NEW YORK — Analysts generally praised as a win/win deal IBM's decision to sell its Intel-based server business to Lenovo for $2.3 billion. They agreed that the move lets IBM focus on its higher-margin Power and proprietary servers, while Lenovo extends its market for high-volume x86-based systems that have arguably become high-tech commodities.
IBM's PC server unit posted seven straight quarters of losses as customers increasingly switched to public cloud computing services. The unit posted a $26.4 million loss after taxes for 2013.
Numerous reports had said a deal was on the way between the two companies. Mounting speculation over the past several months had involved Fujitsu as well as Lenovo.
The deal was announced nine years after the Chinese OEM bought IBM's ThinkPad PC line for $1.75 billion. Since 2012, Lenovo has become the world's leader in PC sales, collaborating with IBM in many areas.
IBM said in a press release Thursday that the unit now being sold to Lenovo includes System x, BladeCenter, and Flex System blade servers and switches. It will also include x86-based Flex integrated systems, NeXtScale and iDataPlex servers and associated software, and blade networking and maintenance operations. About $2 billion of the overall price will be paid in cash, and the balance in Lenovo stock.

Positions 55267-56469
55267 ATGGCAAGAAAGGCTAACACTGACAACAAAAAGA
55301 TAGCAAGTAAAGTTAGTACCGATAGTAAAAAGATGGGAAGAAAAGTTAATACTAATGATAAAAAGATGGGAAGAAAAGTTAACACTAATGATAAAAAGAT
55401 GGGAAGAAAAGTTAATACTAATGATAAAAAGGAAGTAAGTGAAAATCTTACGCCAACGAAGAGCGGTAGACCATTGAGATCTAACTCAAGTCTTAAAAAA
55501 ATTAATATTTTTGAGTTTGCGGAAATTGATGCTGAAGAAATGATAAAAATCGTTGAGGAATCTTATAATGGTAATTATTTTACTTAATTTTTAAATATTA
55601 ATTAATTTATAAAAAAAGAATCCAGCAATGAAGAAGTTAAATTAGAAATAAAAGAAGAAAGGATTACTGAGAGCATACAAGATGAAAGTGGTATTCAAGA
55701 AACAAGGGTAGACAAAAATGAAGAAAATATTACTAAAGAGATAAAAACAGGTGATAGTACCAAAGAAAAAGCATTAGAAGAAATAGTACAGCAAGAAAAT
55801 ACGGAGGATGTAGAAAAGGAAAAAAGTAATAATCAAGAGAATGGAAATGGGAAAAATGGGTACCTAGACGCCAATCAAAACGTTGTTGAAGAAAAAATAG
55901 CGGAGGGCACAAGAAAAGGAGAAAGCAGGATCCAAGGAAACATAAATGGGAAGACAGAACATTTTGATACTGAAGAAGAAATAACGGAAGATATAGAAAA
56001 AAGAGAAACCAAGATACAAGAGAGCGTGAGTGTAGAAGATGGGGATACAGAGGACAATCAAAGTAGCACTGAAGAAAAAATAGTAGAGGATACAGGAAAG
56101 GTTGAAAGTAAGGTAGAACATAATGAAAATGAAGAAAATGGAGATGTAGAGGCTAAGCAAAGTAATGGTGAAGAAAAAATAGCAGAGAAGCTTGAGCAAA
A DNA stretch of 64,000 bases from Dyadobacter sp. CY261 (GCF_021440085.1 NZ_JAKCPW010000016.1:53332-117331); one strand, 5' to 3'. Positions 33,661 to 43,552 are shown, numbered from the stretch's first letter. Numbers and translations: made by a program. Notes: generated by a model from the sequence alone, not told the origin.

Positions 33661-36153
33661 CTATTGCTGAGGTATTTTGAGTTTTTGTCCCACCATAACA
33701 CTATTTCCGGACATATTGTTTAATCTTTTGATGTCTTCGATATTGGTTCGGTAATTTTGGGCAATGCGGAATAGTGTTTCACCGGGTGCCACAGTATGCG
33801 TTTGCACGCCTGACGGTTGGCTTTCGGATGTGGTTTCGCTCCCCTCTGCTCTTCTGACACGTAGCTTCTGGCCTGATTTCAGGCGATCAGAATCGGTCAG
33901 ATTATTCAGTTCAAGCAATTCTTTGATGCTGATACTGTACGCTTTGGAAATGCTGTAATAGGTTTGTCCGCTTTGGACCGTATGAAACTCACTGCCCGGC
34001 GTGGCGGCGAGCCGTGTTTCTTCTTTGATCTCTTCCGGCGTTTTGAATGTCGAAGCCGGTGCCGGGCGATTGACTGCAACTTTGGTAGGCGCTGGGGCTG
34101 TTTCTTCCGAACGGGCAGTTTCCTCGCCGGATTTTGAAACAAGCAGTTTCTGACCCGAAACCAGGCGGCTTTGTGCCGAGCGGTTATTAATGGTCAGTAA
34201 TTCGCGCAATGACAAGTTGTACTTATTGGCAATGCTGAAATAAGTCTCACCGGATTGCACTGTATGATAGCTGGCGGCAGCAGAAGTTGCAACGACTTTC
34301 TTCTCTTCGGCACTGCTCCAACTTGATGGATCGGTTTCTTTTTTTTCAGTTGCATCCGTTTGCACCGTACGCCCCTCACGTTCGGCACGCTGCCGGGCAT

IBM said it will keep its System z mainframes, Power Systems, Storage Systems, Power-based Flex servers, and PureApplication and PureData appliances.
"With the right strategy, great execution, continued innovation and a clear commitment to the x86 industry, we are confident that we can grow this business successfully for the long-term, just as we have done with our worldwide PC business," Yang Yuanqing, chairman and CEO of Lenovo, said in the release.
Steve Mills, senior vice President and group executive for IBM Software and Systems, said in the release: "This divestiture allows IBM to focus on system and software innovations that bring new kinds of value to strategic areas of our business, such as cognitive computing, Big Data and cloud."
IBM said Lenovo will offer jobs to 7,500 of its employees around the world. It did not say whether any employees will lose their jobs as a result of the sale.
According to Gartner, IBM had the second-largest share of the $12.3 billion worldwide server market in third quarter, with 22.9%. HP ranked first, with 27.6%.
IBM recently announced that it will invest more than $1 billion in the new Watson analytics group and $1.2 billion to expand its global cloud computing footprint
Next page: Analysts give thumbs up